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Modeling Soil Organic Matter Under Different Brazilian Biomes Susceptible to Land Use Changes Using Daycent
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  • Yane Freitas Silva,
  • Henrique Boriolo Dias,
  • Santiago Vianna Cuadra,
  • Eleanor E Campbell,
  • Rubens A. C. Lamparelli,
  • Edemar Moro,
  • Paulo Graziano Magalhães,
  • Gleyce Figueiredo
Yane Freitas Silva
University of Campinas (UNICAMP)

Corresponding Author:[email protected]

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Henrique Boriolo Dias
University of Campinas(UNICAMP)
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Santiago Vianna Cuadra
Brazilian Agricultural Research Corporation (EMBRAPA)
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Eleanor E Campbell
Colorado State University
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Rubens A. C. Lamparelli
University of Campinas (UNICAMP)
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Edemar Moro
University of Western São Paulo (UNOESTE)
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Paulo Graziano Magalhães
University of Campinas(UNICAMP), Interdisciplinary Energy Planning Center (NIPE), Campinas, Brazil
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Gleyce Figueiredo
University of Campinas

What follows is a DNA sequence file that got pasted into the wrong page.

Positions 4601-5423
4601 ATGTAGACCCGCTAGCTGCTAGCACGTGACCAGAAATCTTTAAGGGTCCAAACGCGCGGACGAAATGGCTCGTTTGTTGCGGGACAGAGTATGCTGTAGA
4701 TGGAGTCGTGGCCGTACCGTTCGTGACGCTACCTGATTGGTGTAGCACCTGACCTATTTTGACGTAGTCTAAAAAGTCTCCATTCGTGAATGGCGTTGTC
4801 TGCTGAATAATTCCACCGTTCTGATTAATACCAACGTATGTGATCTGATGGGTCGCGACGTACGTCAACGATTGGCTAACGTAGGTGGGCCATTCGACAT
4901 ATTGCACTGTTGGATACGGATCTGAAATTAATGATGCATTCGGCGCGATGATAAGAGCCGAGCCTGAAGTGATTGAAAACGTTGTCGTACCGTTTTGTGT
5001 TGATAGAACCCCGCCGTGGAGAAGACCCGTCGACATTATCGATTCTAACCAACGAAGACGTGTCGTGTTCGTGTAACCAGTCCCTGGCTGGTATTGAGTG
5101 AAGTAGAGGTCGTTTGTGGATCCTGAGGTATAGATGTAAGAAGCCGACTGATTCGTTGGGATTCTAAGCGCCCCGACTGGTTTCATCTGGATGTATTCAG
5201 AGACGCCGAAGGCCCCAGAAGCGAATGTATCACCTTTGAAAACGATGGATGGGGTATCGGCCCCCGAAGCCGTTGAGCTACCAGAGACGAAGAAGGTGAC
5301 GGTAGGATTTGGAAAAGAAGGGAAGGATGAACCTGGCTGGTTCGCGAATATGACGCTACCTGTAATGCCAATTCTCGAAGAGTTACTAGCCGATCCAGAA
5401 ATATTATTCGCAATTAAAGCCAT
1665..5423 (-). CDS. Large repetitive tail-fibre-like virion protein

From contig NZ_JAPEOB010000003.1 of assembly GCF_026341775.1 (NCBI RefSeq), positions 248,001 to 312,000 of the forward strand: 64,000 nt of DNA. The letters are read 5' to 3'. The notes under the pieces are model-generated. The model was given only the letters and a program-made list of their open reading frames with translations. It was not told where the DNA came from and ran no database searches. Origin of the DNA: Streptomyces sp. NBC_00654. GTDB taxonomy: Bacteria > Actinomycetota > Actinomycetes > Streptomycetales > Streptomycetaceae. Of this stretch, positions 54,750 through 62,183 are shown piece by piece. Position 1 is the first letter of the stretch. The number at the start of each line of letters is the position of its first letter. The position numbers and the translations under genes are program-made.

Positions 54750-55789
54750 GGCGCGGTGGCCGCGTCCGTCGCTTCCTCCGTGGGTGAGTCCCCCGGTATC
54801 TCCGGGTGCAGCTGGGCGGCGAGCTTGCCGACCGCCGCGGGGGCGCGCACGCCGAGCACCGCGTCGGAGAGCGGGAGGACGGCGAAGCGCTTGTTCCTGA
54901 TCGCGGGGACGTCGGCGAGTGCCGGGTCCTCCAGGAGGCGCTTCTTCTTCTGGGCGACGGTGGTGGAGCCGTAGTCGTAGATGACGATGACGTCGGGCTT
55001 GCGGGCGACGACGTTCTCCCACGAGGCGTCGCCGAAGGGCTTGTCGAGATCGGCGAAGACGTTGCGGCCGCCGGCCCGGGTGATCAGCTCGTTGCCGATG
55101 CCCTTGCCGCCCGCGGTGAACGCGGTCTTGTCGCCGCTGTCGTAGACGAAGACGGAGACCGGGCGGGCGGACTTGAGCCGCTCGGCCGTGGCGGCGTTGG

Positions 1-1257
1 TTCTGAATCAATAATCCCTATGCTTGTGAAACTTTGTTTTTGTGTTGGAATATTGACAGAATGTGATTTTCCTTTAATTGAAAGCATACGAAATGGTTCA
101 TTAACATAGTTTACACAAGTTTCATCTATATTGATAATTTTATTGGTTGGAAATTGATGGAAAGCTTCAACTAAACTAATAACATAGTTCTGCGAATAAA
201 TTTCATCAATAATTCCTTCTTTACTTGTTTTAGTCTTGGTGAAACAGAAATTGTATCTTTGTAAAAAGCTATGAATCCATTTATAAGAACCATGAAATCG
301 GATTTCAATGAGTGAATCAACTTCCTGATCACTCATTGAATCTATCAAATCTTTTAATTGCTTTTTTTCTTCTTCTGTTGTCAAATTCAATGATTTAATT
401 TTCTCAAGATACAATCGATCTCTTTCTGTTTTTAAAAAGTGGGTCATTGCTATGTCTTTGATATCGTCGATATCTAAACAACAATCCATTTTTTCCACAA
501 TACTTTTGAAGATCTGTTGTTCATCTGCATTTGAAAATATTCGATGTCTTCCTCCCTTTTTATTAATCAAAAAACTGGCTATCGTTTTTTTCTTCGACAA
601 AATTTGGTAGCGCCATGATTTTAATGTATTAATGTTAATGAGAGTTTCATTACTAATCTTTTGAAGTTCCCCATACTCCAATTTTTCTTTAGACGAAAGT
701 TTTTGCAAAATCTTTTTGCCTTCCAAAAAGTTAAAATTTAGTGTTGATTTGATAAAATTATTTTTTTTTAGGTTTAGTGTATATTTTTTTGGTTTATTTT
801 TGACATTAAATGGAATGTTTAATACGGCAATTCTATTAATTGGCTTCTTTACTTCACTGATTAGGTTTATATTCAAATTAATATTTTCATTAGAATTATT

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The conservation of natural ecosystems is an essential component for sustainable land use (LU). One of the challenges facing society worldwide is climate change, where reduce emissions, and sequestrate greenhouse gases from the atmosphere are fundamental to mitigate its effects. LU change plays a major role in the carbon (C) cycle, and understanding and quantifying its effects is one of the main challenges for effectively implementing climate change mitigation actions. Given this scenario, our objective was to calibrate the Daycent model to estimate the references equilibrium soil organic matter (SOM) for three important Brazilian biomes: Atlantic Forest (AF), Cerrado (CE), and Pampa (PA). Together, they represent 39% of native vegetation area, and over them are concentrated the majority of the agricultural production in Brazil. Estimating the equilibrium for major soil types in the three biomes is fundamental for evaluating C dynamics and the soil C loss regarding LU changes. Data from literature, including SOM, were collected for the three biomes: PA (29°30’S, 54°15’W; soil with sandy loam texture), CE (19°28’S, 44°15’W; very clayey texture) and AF (10°92’S, 37°19’W; sandy texture). Daycent parameters to represent the biomes biophysical properties were initially set up with values from local literature. Measured SOM was then employed during the calibration of the Daycent model. We ran the model for 6,000 years for the equilibrium simulations, obtaining the stabilization of the SOM compartments (active, slow, and passive). For the biomes’ biophysical properties the parameters for maximum potential production (PRDX) were adjusted for each biome, PA with 0.92 g C m-2 , AF with 1.5 g C m-2 and CE with 0.9 g C m-2 (default = 0.5 g C m-2). The relative error between measured and predicted total SOM was lower than 2% for all biomes, thus representing the equilibrium properly for the study conditions. The largest C compartment of the biomes (slow organic matter in the soil) had 71.7% for AF, 68.5% for PA, and 63.7% for CE of the total SOM. The highest SOM values were found in the CE, with 53 Mg C ha-1, followed by the PA with 37 Mg C ha-1, and in the AF with 35 Mg C ha-1. Eventual LU changes will impact the SOM equilibrium of these native vegetation, but sustainable practices must take place to avoid C losses as far as possible.